The rabbi was in his study deep in thought, when in rushed Donald Rumsfeld, U.S. Secretary of Defense, Thomas Schweich, Senior Coordinator for Rule of Law and Counter-Narcotics in Afghanistan, and Condoleeza Rice, Secretary of State. It was clear that they had been having a heated argument that only the learned rabbi could resolve.(Note to Afghans: to change cultural context, replace learned rabbi with Mullah Nassruddin. Christians -- not sure, but you could try Father Ted or a character from Garrison Keillor.)
"Rabbi, goodness gracious, this mission creeper wants to drag our warfighters into police work!," burst out Rumsfeld. "First we must win the war on terror, even if it means arming, funding, and protecting drug traffickers! Then let others win the war on drugs! Mercy me!"
The rabbi thoughtfully scratched his beard. "You're wrong," he said.
"Of course he's wrong, rabbi," yelled Schweich. "Drugs are funding the Taliban and al-Qaida! Not only that -- our supposed allies in the Afghan government are protecting traffickers! The poor Tajiks and Uzbeks and Hazaras have all stopped growing poppy and only the greedy rich Pashtuns still want more! Even the UN Agency that I fund says so! The only answer is aerial spraying!"
The rabbi studied the commentaries in a holy book and seemed lost in contemplation. "You're wrong," he said.
"But rabbi," pleaded Condi Rice, "Both of these political appointees from different factions of the Republican Party have the ear of the President! So what if neither of them knows anything about Afghanistan or the economics of the drug industry or counter-insurgency? They can't both be wrong!"
The rabbi stared at the ceiling, as if seeking the counsel of a Higher Father. Finally he spoke: "You're wrong too."
If only I were exaggerating....
Rumsfeld armed and empowered anybody who would or could fight the Taliban and resisted any attempt to curb them, since he didn't want any trouble while we saved our forces for success in Iraq (and then needed more to make it even more successful!). The U.S. doesn't do nation building, it does regime destroying. The Bush administration didn't even allocate any new money for reconstruction the first year! They wanted other countries to clean up Afghanistan after we had destroyed al-Qaida and Taliban. Then -- next!
Schweich (and his predecessor, Bobby Charles) revolted against this policy. Drugs, they rightly argued, were funding the insurgency and government corruption. The war on drugs is part of the war on terror. We have to do both at the same time! Spray the fields and arrest the power-holders! If anyone opposes us, arrest them too!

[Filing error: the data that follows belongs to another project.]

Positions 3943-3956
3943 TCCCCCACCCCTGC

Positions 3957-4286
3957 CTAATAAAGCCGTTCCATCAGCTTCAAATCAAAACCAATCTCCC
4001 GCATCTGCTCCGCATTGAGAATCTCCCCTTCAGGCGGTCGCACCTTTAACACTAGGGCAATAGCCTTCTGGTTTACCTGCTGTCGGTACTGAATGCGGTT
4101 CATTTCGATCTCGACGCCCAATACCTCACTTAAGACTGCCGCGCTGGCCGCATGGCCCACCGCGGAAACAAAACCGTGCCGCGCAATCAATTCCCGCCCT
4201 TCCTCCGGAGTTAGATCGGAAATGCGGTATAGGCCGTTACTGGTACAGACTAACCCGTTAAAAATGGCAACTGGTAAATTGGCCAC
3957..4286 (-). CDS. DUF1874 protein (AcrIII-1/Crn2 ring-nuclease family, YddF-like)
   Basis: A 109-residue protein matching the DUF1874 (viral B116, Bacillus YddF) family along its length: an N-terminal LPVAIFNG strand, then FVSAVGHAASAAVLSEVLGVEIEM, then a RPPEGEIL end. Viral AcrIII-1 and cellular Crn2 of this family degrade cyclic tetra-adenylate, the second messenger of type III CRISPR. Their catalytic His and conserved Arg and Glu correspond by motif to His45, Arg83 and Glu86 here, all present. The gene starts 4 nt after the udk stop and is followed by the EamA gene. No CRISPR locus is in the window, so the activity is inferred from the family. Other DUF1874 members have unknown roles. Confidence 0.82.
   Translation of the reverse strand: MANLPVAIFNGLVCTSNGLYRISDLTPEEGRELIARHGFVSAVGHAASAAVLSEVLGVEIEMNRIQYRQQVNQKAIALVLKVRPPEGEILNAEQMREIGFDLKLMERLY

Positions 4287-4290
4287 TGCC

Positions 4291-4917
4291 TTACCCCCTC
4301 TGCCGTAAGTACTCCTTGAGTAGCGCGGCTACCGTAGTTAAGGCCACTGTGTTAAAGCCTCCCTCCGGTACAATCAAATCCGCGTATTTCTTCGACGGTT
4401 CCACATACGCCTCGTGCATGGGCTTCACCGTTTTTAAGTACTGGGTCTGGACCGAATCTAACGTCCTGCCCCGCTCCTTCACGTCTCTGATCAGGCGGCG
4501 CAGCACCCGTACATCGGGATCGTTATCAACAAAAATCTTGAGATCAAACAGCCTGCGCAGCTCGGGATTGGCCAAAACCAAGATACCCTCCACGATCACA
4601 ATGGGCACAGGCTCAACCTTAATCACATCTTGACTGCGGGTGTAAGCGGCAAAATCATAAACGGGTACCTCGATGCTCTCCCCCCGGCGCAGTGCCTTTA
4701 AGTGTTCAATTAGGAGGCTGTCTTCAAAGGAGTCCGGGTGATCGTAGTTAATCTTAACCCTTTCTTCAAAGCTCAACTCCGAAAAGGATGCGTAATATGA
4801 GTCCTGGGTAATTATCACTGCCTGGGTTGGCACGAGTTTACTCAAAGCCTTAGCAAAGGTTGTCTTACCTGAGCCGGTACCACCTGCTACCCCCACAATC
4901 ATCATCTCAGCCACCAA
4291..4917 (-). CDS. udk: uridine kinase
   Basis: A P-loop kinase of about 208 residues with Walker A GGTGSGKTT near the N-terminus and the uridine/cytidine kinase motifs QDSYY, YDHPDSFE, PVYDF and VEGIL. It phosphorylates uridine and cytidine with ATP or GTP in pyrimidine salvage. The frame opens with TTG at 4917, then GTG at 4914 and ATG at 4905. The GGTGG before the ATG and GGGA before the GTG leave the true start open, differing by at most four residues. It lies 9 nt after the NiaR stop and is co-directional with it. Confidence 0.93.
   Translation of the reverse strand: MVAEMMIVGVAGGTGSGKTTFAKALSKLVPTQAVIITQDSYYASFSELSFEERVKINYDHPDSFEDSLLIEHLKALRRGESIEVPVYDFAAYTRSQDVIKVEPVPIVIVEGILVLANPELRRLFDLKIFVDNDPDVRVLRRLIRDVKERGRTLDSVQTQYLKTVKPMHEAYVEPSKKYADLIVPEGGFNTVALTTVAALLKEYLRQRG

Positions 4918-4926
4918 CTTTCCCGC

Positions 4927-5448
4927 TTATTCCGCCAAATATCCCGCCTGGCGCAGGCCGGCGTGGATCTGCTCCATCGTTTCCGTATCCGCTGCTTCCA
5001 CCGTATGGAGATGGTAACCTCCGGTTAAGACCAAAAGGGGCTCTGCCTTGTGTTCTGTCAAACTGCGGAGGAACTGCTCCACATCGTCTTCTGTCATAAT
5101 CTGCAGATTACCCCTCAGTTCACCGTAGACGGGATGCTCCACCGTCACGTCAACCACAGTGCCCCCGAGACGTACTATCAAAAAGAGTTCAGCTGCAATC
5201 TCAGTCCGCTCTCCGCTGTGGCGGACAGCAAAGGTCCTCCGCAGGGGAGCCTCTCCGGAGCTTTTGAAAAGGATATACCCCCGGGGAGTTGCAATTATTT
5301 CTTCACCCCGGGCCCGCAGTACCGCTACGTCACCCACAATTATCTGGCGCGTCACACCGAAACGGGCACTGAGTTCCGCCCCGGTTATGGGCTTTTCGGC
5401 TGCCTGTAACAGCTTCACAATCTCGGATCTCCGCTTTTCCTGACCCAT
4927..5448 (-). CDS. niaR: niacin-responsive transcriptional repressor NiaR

But nobody ever explained how to win over the farmers while destroying their crops before they had secure alternatives. (Schweich denies he was doing this, which shows how little he understands peasant villages in general, let alone Afghanistan.) Nobody every explained how to fight the Taliban and build security in alliance with a government based on the power of drug-trafficking militia commanders funded and armed by the U.S. while arresting these same people. Consequently the U.S. pursued a bad counter-insurgency strategy and a bad pro-insurgency strategy simultaneously, which Schweich confirms in his account of the total absence of an inter-agency process for implementation of counter-narcotics . It's difficult to say if the government as described by Schweich was not implementing a strategy or implementing no strategy.
The answer is, THINK!!! What are we trying to accomplish, where, with whom, and with what resources? Then develop a strategy for the specific situation instead of taking dogmatic unexamined concepts like "war on terror" and "war on drugs" and trying to smash them together.
The goal is political -- to help our Afghan allies win the battle for legitimacy. The political, military, and economic strategies (including counter-narcotics, which cuts across them) have to be integrated for that end. Yes, integrate counter-insurgency, counter-narcotics, development, and lots of other types of operations by disaggregating them into lines of policy and figuring out priorities and relationships: strengthen counter-insurgency AND counter-narcotics by massive aid to increase the productivity and connectivity to markets of rural communities without attacking their livelihoods before the aid comes to fruition; strengthen legitimacy and governance with massive aid to the police and justice system (refused by Rumsfeld to President Karzai's face) while offering a package of cooptation or marginalization for leaders formerly or presently involved in trafficking; use military force sparingly but only against the highest part of the value chain (heroin labs, major trafficking operations); and attack the sources of the drug industry outside of Afghanistan by programs against the export of precursors to the country and money laundering.
I know that was an excessively dense paragraph. For an excessively lengthy exposition of the same thing, see the report I wrote with Jake Sherman.
In conclusion, a warning from Mullah Nasruddin about policy recommendations:
At a gathering where Mullah Nasruddin was present, people were discussing the merits of youth and old age. They had all agreed that, a man's strength decreases as years go by. Mullah Nasruddin dissented.
- I don't agree with you gentlemen, he said. In my old age I have the same strength as I had in the prime of my youth.
- How do you mean, Mullah Nasruddin? asked somebody. Explain yourself.
- In my courtyard, explained Mullah Nasruddin, there is a massive stone. In my youth I used to try and lift it. I never succeeded. Neither can I lift it now.
Only God knows the whole truth.